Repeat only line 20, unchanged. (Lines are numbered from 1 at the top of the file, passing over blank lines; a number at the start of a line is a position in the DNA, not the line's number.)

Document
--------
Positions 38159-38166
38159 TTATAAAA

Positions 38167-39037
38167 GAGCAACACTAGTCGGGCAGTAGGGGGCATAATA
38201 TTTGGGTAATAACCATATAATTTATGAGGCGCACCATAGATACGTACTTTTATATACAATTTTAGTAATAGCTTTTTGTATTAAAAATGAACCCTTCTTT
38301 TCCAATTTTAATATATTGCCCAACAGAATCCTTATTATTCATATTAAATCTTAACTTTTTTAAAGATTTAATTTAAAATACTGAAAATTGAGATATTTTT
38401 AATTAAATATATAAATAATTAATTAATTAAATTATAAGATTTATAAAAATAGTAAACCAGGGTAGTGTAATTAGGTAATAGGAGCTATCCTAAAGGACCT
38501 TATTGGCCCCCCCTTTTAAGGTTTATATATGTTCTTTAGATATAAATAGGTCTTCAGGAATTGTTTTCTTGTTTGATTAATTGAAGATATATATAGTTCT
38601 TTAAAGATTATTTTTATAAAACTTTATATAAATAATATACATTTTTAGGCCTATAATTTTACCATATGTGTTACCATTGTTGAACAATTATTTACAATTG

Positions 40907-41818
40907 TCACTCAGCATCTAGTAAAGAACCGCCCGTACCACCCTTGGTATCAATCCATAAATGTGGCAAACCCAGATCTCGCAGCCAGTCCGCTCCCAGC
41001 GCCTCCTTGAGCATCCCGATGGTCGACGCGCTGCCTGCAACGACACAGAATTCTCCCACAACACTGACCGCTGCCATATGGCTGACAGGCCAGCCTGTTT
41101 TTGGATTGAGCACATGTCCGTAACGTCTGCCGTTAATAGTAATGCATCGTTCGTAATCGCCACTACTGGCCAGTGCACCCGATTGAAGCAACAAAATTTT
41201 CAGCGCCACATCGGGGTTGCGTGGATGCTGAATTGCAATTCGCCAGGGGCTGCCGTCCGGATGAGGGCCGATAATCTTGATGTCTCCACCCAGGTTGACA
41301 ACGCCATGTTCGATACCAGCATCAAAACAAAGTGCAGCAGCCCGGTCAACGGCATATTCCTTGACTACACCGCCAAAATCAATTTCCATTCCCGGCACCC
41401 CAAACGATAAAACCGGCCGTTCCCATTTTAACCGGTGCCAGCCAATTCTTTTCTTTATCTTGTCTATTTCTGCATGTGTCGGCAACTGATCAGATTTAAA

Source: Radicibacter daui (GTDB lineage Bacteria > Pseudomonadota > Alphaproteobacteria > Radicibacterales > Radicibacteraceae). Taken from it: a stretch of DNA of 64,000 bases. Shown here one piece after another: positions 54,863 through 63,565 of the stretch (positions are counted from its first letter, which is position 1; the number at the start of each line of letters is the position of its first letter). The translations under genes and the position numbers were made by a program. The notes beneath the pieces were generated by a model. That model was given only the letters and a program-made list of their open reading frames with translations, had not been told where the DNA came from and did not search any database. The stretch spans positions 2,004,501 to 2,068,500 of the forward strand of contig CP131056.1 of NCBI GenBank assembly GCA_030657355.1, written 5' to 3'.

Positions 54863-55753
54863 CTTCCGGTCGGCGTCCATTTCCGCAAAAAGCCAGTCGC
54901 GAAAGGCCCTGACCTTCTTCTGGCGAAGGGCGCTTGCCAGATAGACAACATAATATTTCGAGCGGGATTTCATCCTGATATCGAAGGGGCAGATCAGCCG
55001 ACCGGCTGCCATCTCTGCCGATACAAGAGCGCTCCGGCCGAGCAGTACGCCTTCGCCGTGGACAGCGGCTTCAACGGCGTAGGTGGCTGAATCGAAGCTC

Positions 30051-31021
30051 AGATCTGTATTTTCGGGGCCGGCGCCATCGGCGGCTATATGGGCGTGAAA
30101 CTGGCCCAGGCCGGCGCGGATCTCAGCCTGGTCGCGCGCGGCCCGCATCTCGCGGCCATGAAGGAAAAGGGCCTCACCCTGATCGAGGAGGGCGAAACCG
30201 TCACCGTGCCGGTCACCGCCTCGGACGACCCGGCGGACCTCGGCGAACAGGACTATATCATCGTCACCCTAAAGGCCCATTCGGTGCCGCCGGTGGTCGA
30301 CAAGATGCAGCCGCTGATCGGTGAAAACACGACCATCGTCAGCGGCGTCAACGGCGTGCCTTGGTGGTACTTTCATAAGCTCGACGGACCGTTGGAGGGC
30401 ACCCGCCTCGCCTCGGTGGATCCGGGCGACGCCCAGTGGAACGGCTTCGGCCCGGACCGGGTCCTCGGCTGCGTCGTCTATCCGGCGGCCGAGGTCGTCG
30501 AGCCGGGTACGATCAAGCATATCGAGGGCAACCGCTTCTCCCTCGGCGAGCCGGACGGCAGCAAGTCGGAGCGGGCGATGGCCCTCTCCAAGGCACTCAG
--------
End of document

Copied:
54901 GAAAGGCCCTGACCTTCTTCTGGCGAAGGGCGCTTGCCAGATAGACAACATAATATTTCGAGCGGGATTTCATCCTGATATCGAAGGGGCAGATCAGCCG